But children grow up. Buster and Annie are now grown and both feel damaged by their upbringing. Annie is an up-and-coming actress with a couple of movies to her credit. Buster has written two novels. But both are self-destructive in varying ways and can’t seem to put together a constructive life or relationships that are meaningful. The only lasting relationship they have is with each other, as they basically raised themselves and always felt that only their sibling was in their corner to rely on.
As the book opens, both Annie and Buster have moved back home. Buster has been injured while writing a freelance magazine article while Annie has fled several destructive relationships and bad choices. Home feels familiar, but soon Caleb and Camille start trying to draw them back into performing their latest ideas. Both children resist, fighting against the ties they can’t help but feel for their parents, but knowing that giving in will only damage their self-esteem more deeply.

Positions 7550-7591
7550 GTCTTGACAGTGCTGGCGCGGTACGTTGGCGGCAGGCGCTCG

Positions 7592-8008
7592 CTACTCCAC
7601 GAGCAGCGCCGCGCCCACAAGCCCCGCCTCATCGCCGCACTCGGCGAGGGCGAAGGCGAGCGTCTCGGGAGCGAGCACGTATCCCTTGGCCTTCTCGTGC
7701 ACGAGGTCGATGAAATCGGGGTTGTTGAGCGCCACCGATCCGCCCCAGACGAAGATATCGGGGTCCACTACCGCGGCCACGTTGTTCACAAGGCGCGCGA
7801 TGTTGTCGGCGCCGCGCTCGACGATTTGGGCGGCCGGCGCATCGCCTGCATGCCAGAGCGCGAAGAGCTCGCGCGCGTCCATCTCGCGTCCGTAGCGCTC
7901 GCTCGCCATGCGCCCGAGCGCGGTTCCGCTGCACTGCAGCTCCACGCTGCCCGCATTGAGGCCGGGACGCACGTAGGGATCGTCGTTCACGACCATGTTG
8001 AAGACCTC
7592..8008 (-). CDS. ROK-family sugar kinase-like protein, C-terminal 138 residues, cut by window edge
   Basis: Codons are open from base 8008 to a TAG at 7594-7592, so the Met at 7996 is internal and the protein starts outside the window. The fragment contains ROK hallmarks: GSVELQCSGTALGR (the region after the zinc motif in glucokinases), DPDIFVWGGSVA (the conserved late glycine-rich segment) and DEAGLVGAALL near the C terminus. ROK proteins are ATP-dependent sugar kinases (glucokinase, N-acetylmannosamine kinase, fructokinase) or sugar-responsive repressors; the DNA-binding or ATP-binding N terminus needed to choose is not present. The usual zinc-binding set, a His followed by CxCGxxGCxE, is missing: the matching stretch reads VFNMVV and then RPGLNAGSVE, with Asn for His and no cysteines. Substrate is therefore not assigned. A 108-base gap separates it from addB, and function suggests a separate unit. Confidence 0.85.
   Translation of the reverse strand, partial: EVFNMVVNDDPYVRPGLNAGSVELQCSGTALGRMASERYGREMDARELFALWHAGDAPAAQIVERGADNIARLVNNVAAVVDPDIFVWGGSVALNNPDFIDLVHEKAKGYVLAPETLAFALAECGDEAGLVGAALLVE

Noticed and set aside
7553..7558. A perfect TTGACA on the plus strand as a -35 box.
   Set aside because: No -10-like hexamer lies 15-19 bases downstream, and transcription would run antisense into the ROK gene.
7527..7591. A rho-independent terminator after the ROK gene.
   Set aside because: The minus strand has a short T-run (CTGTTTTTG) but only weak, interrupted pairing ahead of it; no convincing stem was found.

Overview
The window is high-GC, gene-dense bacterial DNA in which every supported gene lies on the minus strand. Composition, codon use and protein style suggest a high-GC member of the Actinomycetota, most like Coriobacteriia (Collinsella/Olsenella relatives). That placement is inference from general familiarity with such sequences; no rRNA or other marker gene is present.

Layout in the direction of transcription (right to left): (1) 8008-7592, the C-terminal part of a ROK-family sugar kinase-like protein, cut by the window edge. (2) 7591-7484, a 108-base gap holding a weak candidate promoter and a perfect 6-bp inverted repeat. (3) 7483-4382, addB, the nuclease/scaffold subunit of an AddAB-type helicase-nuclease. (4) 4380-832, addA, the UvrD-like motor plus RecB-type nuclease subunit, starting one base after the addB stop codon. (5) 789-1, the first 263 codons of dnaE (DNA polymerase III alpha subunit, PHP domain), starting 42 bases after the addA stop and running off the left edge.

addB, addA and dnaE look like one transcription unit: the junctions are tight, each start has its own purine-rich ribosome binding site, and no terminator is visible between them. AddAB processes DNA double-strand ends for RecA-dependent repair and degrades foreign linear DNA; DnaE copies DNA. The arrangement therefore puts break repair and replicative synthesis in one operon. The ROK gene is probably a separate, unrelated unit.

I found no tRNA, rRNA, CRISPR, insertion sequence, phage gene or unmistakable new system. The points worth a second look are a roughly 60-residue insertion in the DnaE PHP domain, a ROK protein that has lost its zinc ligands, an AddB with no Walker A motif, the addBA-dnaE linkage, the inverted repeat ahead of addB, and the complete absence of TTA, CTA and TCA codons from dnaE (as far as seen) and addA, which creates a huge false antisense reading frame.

Kevin Wilson has created a dark, offbeat family comedy that outlines the damage that parents can do to their children when they don’t place them as a priority. Early ties are almost impossible to overcome, and damage done early is long-lasting. The characters are well-drawn; the madness of the parents outlined and then fleshed out. The reader can’t help but cheer on Buster and Annie as they attempt to break free and find happiness in their own lives. This book is recommended for readers looking for a great read. The story is compelling and it is difficult to put down the story without determining what will happen to the characters. This is a debut novel and Kevin Wilson is a new literature superstar.
Thursday, September 13, 2012